One of the most alarming and glaring aspects of this case is the deployment of Qadri to the governor’s security detail. That an extremist could be allowed to get into such close proximity to a man who needed the best possible security (especially after the tough stance he had taken to get justice delivered to Aasia Bibi) is a cause for extreme distress. The whetting process for the selection of security personnel has come under intense scrutiny now as many questions are being asked as to the functioning of this all-important task. Just how careless have those in charge of the protection of our politicians become? More unsettling is the prospect that there was some conspiracy at work, allowing Qadri to be close to the governor, making his mission successful. If this is the case, investigating authorities will have to dig deep and look harder into the grimy circumstances surrounding Mr Taseer’s death. What this murder has made clear is the fact that these security convoys are penetrable and as such there now remains no fool-proof guarantee for VIPs, especially those who have taken a firm position on the blasphemy laws – they may be a minority but they are a desperately needed voice in this ocean of extremist madness.

Meanwhile the whole world has condemned the assassination. Everywhere from the US to Turkey and to the UN, an outpouring of condolences has come in to comfort the nation. Protests by workers of the PPP have started countrywide. It is recommended that the process of the law not be stalled when it comes to making sure that Qadri is brought to justice. With his case being sent to an anti-terrorism court and Qadri now being put on a five-day physical remand, we wait to see speedy and efficient justice. Any laxity could have the potential to drive party workers out into the streets in droves. It could also give the religious parties time to consolidate their efforts to make sure that Qadri is not punished. That is the last thing this blighted nation needs.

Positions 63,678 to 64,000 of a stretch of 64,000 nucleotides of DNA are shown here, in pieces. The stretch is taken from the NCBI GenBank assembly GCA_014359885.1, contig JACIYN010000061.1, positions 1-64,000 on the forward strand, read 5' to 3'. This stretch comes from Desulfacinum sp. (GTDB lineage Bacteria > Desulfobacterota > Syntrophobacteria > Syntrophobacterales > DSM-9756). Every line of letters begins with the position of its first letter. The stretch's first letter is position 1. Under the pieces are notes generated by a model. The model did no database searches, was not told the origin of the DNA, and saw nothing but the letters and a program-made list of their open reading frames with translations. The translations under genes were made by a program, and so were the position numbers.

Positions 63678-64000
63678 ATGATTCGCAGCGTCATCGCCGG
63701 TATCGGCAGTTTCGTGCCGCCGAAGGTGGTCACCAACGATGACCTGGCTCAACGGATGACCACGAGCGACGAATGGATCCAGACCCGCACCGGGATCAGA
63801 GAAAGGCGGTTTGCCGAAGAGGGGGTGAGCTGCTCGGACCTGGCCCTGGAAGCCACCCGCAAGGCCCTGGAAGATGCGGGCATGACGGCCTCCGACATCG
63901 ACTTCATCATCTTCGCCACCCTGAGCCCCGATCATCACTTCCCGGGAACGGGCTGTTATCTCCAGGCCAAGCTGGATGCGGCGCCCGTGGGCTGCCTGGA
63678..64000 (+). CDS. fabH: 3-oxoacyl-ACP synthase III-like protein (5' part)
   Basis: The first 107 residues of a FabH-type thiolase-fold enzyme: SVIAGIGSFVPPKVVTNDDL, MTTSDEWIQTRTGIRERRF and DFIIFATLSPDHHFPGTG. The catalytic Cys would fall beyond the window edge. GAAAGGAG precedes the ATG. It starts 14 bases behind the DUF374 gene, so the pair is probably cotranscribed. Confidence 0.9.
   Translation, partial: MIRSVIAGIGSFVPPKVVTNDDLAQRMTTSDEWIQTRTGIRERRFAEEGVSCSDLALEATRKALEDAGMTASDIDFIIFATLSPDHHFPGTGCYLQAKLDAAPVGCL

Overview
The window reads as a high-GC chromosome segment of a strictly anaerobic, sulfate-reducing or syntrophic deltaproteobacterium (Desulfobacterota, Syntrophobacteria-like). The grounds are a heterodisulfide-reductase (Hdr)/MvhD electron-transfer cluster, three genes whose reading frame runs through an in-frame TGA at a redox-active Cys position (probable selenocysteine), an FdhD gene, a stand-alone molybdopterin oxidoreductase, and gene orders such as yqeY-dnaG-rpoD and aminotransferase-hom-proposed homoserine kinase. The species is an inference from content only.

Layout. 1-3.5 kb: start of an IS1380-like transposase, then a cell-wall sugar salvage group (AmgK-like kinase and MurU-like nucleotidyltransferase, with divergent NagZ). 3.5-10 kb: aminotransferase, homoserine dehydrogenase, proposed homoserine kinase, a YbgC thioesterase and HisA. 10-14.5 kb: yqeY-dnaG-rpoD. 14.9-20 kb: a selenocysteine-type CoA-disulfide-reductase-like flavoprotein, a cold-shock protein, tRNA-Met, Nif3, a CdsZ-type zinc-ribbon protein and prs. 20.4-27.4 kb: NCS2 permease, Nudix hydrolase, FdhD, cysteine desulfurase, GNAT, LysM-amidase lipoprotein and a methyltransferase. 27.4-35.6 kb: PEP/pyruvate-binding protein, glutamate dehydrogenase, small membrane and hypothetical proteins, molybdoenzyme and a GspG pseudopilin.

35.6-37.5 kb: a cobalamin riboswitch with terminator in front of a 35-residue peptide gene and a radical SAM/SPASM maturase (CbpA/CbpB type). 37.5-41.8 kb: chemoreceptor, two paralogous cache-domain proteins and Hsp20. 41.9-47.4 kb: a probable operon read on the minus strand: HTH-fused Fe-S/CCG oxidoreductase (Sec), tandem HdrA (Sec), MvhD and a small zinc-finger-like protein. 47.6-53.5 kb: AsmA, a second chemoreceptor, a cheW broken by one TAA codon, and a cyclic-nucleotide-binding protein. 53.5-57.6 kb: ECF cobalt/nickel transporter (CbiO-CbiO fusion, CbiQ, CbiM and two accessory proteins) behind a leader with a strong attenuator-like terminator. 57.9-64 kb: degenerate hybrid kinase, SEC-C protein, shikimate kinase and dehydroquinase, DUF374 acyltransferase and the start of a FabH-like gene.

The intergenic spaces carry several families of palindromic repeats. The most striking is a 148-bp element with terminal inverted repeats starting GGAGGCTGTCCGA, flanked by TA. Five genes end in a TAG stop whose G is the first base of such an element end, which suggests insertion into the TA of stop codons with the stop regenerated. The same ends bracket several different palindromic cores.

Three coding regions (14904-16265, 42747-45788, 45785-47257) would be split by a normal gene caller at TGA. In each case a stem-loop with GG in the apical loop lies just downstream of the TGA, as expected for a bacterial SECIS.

Qadri could become a warped hero for the obstructionist forces. The governor’s murder has clearly shown how the progressive political and democratic forces in this country are under siege. It has outlined the ever-deepening divide that has polarised society with galloping extremism on one end and the promise of a better, more progressive future tightly packed into a silent little corner on the other end. It is time to reassert political democracy to silence these voices of hate. For Salmaan Taseer that will be the best revenge. *

Salmaan Taseer...The forever governor

By Reem Wasay
Daily Times

The underbelly of extremist Islam is swarming with individuals who would rather promote a desecrated dogma than salvage a strengthened sanctimony of compassion, human rights and tolerance

“He who passively accepts evil is as much involved in it as he who helps to perpetrate it. He who accepts evil without protesting against it is really cooperating with it” – Martin Luther King, Jr.

Salmaan Taseer left the Governor House with both honour and dignity intact. In a country where the megalomaniac pull of power and politics has sold many souls to the devil, our forever governor was a force to be reckoned with. Contrary to popular opinion, Salmaan Taseer did not offend people – he intimidated them. In a society harnessed to hate, that is a dangerous precedent to set. Coming from a family distant from the flaws of feudalism, Salmaan Taseer was a rarity; he rose to gargantuan heights on no secondary shoulders but on his own two feet. Where dynasty and imaginary lineage have, for decades, mauled the mandate of true democracy and progress, Salmaan Taseer became a somebody from the long line of nobodies who live and rise among us. Defining a liberal Pakistani dream, Mr Taseer epitomised everything that this land promised its newly christened citizens back in 1947. His very existence demonstrated to people that even in this gloom and pallor of a state riddled with rustic curses, one man’s determination can free him of the antiquated sermon of submission that all us Pakistanis have fallen prey to. His life, travels, views, raw honesty, ascendance and dynamism emboldened the quiet moderates to voice their ideologies without fear for the very first time in a manner unheard of in a country rocked and ruled by men and women who have no identity because they have departed from integrity and progress. He was an intimidating man because he did not suffer the malaise of hypocrisy that has penetrated the pith and principle of most human beings in this land. He spoke his mind and he spoke it without fear, but with plenty of wit and, at times, stinging valour; it stung because he said what we all felt and knew was right but were too intimidated by the wrong factions to say it. Intimidation is a strange thing; it can either make you cower in submission or it can make you a gallant of Goliathan proportions.